I’ve mentioned before that I’m not allowed to play with adhesives. Let’s just say that there were mishaps, incidents and accidents. My life is much less complicated if I avoid them.
Something else I’m not allowed to play with? Curling irons. I haven’t used one on my hair since the ’80s, or as I like to call it, the Decade of Heinous Hair. On Saturday, my daughter came over and while she was here, she turned two adorable little girls into zombies with the aid of an curling iron she’d left her in old bedroom when she moved out. They were headed to a Halloween party at the zoo. The clip on the iron broke while she was using it, so she left it on the counter to cool off.
|That’s my mother, in the early ’50s I think, on the left. She is rightly wearing a swim cap in the ocean.
I’m on the right–hello 1975! There is absolutely no excuse for those curling-ironed bangs.
I wish I’d been wearing a cap on dry land, because that hairdo is a hot mess!
I was charging my camera battery so I could photograph the kids trick-or-treating with the animals. As I packed up my gear, I remembered to go get my charger. No offense to her, but my youngest tends to leave a bit of a trail. Seeing that the broken curling iron was still on the kitchen counter, I decided to dispose of it. I found out about ten seconds too late that my daughter unplugged the wrong thing, right as I picked it up by the wrong end. My battery wasn’t hot, but that curling iron sure was.
As my son so eloquently put it, I bear equal responsibility. Who picks up a instrument of torture by the hot end? The answer: A distracted, frazzled nincompoop like me, that’s who! I assumed she unplugged it. Ass. U. Me. On the upside, I learned how talented my pinky is. The little sucker has been overpowered by my other digits for years, but when the chips were down, the Pinkster rose to the occasion as best it could.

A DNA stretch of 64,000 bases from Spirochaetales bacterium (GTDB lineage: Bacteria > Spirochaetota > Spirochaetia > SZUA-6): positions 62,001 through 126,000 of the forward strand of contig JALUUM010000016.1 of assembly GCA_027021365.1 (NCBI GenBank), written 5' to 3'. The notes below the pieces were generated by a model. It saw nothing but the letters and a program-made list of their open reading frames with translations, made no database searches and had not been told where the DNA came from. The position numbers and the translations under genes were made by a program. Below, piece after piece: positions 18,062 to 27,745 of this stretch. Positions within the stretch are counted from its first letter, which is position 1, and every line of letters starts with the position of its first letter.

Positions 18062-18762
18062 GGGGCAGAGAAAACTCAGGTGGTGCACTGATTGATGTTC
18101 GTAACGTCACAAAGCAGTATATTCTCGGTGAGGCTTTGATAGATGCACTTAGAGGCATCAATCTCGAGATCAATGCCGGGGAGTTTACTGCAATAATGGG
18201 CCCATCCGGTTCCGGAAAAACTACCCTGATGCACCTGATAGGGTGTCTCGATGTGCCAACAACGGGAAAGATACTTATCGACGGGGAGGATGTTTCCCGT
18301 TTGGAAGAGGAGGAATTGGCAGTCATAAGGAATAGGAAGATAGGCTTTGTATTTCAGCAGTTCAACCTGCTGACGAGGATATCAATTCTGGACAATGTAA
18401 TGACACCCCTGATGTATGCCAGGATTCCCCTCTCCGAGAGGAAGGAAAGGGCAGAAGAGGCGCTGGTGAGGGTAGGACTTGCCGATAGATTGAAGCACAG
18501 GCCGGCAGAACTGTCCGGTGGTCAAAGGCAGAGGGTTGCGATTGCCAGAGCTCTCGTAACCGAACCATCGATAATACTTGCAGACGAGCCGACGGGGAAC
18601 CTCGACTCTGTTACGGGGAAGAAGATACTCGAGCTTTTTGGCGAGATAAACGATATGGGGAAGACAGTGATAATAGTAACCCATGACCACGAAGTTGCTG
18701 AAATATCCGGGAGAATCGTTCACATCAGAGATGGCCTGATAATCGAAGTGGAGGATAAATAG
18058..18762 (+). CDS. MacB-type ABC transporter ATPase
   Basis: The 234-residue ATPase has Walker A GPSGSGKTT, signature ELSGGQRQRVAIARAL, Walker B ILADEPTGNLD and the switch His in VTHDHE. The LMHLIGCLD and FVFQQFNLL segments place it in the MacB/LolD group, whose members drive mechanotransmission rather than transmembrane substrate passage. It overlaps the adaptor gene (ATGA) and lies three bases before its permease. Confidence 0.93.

Six days later, I’m finally able to type with my right hand again, which is great because you’ll never hear the word ambidextrous and my name uttered in the same sentence. Since I couldn’t do much with three blistered and burned fingers, and it doesn’t require a lot of manual dexterity, Pinky talked Ring Finger into joining in an Instagram forum called, #jj_family_matters_03. The requirements were to take a photo of a vintage family photograph and run it through the Instamachine.
I treasure the collection of family photos that my parents have collected and protected, so I thought why not try one and see how it goes. 15 photos later, I had posted a good part of my family tree for all the world to see. I got carried away had so much fun, I thought I’d share some of it with you today.
In the beginning, there was this cast of characters on my father’s side:
That’s my great-grandmother. She was born in the 1890’s and by the time she was 21, she’d had four boys in 18 months, bless her heart. She became widowed not long after the youngest son was born. My grandfather is second from the left, his identical twin is second from the right. They all look like trouble to me. Around the time of this photo, my GGM remarried.
My great-grandfather adopted the boys and although they never had children together, because they never did the dirty, it seems they did have a pet:
They were a more-the-merrier kind of couple. Popular and active in social circles, they each had a list of superlatives and achievements a mile long. A book by their town’s historical commission is in the works, and since both of them were instrumental in the development of the city in their own way, they’ll be a part of it. So will their house. It was a wealth of Spanish Colonial goodness, that one. It’s where my love affair with the architectural style began.
My grandfather grew up to be a looker with a bad habit. Damn those cancer sticks:
He met and married my gorgeous grandmother:
Those cheekbones! I’m pretty sure she’s only wearing lipstick and powder. I never knew her to wear much more than that, at least until drawn on eyebrows became all the rage. That was a special time in beauty history, but still, my ’70s bangs were worse. Gawd awful worse.
There is no way my grandparents had sex either, so I’m pretty sure my father was conceived through hand holding or dancing. My grandfather liked to dance, so it was probably that. Look at all the grownups standing around admiring the first grandchild:
It really is a miracle how this family was able to expand so much while remaining celibate:
They deserve a medal. There are a couple of kids missing in this photograph.